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Most conversations between you and your doctors or nurses will probably go smoothly. However, it’s common for people to sometimes feel they’re not getting the information or support they need.
Here are some tips to help you:
You’ll often have to describe your symptoms, for example pain|, feeling sick (nausea)|, breathlessness| or some other medical problem. It’s also important to talk about your feelings and any symptoms of depression| or anxiety| you have. This may be difficult but it’s important to let people know how you feel.
Try to be as factual and open as you can when describing your problem. There may be a temptation to play down the symptoms to appear strong or brave. But it’s best to try to describe the problems in an honest, accurate way. This may not be easy but it will give your doctor a better understanding of your situation so they can help you in the best way.
Your feelings and fears may make it difficult for you to ask your medical team the right questions and to remember their answers. You might find these tips useful:
Our sections on getting the best from your cancer services| and ask about your cancer treatment| may help you to think of questions you’d like to ask your doctors or nurses.
It isn’t always possible to get definite answers. You may have to accept that uncertainties are common, especially with questions about the future. When the conversation is about things that threaten your health or your view of the future, you may think that your doctor or nurse knows what’s going to happen but won’t tell you. Usually, that isn’t the case.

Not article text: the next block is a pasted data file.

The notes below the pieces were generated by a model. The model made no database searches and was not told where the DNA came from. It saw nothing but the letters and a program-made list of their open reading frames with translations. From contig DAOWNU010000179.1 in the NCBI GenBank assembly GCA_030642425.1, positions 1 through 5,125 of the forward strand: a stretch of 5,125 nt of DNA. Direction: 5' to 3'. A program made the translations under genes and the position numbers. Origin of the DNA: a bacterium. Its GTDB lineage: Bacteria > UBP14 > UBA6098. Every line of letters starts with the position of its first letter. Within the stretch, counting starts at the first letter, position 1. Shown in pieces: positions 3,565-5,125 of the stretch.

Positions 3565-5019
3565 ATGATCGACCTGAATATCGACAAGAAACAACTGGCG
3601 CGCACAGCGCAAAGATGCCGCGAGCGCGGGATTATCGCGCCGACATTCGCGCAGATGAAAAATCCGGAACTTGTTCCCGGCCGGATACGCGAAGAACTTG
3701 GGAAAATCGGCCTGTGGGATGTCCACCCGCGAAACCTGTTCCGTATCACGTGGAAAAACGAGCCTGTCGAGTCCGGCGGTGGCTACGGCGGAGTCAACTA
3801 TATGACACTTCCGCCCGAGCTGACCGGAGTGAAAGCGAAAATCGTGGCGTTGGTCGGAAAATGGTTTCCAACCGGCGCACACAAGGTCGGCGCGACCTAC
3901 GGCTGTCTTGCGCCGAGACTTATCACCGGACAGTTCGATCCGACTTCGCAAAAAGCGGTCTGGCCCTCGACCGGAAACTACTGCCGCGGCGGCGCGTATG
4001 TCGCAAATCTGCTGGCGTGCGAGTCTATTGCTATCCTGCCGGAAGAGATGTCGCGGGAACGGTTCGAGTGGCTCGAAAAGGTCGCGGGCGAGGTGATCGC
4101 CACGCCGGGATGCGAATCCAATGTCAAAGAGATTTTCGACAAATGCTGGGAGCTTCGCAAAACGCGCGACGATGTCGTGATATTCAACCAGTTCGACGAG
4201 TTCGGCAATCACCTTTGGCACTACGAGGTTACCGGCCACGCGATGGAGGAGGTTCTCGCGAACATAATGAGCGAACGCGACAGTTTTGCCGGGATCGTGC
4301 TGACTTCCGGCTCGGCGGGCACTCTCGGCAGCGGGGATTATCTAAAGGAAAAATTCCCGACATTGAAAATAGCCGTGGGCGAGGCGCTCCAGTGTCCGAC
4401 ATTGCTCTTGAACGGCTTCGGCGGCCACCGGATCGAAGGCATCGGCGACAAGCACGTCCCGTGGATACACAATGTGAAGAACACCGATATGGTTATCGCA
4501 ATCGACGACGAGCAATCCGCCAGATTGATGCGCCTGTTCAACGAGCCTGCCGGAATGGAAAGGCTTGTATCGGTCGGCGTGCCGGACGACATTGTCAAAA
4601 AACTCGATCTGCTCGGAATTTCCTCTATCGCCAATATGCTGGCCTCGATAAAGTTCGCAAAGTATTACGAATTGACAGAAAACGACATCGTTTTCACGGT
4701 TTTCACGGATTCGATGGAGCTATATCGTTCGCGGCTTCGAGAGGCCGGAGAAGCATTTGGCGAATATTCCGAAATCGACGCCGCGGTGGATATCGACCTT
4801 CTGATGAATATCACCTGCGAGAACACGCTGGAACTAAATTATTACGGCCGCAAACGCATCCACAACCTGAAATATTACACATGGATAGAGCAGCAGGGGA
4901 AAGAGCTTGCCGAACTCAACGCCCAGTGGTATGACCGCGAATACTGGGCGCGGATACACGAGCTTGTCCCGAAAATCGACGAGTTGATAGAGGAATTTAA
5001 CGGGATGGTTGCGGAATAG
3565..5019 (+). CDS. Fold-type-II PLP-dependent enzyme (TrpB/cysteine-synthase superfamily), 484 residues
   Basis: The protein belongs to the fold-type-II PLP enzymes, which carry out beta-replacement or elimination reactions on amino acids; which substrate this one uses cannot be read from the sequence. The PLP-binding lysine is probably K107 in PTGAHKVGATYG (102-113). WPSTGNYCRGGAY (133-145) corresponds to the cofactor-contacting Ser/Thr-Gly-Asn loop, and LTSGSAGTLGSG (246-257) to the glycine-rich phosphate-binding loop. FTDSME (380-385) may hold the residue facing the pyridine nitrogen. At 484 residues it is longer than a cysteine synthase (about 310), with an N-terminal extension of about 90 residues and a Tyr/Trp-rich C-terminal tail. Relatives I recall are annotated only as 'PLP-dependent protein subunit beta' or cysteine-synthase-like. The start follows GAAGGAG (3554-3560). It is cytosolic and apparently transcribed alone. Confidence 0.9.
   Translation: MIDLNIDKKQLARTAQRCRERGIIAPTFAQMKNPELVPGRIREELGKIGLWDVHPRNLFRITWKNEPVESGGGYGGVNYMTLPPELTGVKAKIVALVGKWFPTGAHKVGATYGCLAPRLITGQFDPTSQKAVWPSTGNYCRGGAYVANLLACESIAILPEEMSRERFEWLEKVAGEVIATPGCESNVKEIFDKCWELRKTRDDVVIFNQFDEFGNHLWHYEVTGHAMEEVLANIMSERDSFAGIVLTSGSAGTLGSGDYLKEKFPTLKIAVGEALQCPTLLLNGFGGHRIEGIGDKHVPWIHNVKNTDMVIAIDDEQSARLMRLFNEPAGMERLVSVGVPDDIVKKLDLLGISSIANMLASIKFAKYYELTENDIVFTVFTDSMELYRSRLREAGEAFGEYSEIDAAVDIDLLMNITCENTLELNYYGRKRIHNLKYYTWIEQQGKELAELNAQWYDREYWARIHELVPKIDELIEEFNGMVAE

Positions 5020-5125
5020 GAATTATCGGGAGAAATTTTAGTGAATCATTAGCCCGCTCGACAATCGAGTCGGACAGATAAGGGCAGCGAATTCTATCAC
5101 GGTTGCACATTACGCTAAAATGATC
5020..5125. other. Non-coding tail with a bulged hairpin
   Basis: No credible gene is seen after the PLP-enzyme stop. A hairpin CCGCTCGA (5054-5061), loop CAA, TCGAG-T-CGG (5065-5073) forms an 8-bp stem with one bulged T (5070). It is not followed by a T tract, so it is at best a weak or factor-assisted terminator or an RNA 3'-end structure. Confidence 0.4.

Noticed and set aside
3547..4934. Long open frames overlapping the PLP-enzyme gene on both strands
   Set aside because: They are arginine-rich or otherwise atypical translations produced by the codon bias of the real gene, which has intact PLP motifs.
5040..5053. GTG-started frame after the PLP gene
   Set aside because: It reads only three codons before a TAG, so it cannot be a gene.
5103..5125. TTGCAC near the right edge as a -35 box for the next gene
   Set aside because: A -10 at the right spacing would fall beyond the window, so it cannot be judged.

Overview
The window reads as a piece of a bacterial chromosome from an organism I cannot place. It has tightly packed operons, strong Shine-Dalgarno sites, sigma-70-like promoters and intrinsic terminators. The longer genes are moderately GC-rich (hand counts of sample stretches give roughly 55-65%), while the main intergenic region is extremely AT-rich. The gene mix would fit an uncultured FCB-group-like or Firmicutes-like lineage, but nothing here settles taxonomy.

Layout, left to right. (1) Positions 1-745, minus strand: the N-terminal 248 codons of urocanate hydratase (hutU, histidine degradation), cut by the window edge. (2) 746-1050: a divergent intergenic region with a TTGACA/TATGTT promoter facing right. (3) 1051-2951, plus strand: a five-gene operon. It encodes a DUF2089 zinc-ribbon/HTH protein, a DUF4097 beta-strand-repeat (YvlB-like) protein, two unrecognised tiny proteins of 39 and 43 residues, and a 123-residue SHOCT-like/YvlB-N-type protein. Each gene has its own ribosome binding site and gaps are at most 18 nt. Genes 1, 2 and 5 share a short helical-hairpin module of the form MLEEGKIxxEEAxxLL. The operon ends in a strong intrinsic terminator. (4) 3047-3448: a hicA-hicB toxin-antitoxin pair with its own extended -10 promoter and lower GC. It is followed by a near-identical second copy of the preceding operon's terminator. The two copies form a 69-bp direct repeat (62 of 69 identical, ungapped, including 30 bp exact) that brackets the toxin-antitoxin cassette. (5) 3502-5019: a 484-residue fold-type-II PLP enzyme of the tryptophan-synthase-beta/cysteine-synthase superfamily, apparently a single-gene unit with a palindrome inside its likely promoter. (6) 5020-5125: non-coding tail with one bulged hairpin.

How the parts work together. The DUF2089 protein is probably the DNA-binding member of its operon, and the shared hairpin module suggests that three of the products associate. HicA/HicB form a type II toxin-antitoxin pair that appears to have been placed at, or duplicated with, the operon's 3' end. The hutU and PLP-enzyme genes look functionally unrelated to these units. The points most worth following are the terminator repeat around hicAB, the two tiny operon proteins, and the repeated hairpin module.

There’s usually a lot of uncertainty with cancer treatment and your doctors and nurses won’t always be able to tell you exactly what will happen to you. Even if statistics show that a treatment has often been successful in the past, there’s no way of anyone knowing for sure how well it will work for you. It may help you cope better if you can understand how your progress will be measured. For example, you can say, ‘So you can see from the x-rays if the treatment is working?’
If you’re unhappy with the care you receive from your healthcare team, try to talk about your worries with them as sensitively as you can. If you can say what you’re unhappy with and how it affects you, they can hopefully change the situation so that it gets better.
Content last reviewed: 1 July 2012
Next planned review: 2014
For answers, support or just a chat, call the Macmillan Support Line free (Monday to Friday, 9am-8pm)
If you have any questions about cancer, need support or just want someone to talk to, ask Macmillan.
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© Macmillan Cancer Support 2013
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